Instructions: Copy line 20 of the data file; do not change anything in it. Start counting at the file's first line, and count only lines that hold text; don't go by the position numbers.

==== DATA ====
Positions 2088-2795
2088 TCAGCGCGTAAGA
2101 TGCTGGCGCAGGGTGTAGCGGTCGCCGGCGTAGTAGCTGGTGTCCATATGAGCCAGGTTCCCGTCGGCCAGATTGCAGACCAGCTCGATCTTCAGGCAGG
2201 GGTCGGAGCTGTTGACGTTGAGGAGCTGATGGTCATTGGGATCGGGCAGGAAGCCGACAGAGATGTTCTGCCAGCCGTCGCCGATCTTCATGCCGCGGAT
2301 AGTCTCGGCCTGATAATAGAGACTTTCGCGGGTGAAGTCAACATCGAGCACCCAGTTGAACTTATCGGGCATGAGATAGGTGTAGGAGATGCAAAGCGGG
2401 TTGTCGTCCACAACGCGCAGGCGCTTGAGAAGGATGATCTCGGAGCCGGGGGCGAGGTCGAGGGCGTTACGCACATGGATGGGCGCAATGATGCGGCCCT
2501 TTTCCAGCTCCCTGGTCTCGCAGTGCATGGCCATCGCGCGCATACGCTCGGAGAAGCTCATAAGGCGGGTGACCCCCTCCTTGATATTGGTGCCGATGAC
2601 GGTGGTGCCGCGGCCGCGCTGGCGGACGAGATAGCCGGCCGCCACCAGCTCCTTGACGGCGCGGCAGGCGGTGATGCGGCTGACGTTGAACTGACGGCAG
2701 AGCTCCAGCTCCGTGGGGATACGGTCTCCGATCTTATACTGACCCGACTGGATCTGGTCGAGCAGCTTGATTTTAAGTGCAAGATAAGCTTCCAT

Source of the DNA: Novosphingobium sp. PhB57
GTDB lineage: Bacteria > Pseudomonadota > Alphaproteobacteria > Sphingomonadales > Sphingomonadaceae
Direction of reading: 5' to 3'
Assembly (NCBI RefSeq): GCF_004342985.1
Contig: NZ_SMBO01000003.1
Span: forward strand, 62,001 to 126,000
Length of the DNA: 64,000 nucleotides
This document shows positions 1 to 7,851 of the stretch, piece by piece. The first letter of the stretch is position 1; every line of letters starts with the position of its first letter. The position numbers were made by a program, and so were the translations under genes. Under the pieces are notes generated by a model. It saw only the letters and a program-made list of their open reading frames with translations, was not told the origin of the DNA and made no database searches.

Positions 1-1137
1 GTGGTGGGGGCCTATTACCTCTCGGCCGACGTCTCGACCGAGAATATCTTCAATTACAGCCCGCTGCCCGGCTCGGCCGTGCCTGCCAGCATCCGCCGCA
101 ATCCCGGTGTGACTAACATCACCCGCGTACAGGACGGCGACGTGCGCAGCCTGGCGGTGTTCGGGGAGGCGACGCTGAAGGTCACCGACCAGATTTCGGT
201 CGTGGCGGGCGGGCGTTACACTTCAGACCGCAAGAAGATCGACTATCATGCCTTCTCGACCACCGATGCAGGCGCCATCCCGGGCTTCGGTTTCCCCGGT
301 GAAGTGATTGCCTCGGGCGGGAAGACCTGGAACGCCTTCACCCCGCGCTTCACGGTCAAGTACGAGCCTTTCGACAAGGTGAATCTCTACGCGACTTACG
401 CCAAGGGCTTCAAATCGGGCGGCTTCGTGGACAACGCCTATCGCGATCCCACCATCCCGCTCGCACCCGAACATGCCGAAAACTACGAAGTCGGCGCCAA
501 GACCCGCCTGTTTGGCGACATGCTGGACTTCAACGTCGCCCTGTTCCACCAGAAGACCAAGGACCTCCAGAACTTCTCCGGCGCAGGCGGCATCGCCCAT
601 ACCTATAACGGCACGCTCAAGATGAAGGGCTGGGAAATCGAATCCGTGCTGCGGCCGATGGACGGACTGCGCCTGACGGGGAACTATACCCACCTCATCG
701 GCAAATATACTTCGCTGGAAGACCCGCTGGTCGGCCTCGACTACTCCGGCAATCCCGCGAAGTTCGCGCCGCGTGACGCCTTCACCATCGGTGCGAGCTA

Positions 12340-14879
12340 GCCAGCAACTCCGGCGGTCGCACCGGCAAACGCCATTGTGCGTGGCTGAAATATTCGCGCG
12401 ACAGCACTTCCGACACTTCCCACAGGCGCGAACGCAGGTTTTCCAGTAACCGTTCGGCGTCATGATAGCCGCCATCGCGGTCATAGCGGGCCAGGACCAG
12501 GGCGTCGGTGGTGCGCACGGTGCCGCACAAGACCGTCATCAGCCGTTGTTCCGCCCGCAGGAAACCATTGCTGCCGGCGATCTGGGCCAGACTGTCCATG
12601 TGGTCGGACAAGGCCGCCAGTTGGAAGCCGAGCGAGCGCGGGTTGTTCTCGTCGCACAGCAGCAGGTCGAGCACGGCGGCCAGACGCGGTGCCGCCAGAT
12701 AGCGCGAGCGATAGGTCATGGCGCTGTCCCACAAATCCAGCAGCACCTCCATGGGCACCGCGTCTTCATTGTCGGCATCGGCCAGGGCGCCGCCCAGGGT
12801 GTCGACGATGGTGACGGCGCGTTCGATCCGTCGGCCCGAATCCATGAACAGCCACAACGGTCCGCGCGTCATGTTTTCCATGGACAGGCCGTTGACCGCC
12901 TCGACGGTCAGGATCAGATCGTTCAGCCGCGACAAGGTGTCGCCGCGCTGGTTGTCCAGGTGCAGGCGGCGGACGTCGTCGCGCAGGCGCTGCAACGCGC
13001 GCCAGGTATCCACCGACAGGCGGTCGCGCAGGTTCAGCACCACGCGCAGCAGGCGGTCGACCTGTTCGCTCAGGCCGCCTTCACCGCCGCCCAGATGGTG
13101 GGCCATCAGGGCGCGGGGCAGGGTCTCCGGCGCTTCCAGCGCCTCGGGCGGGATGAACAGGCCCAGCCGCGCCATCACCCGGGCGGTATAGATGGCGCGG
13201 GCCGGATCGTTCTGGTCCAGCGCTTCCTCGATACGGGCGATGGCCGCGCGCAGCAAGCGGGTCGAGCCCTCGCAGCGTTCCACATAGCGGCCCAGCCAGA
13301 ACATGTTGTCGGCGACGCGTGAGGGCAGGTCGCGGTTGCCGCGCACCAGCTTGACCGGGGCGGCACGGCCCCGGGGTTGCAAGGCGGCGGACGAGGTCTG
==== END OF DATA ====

101 ATCCCGGTGTGACTAACATCACCCGCGTACAGGACGGCGACGTGCGCAGCCTGGCGGTGTTCGGGGAGGCGACGCTGAAGGTCACCGACCAGATTTCGGT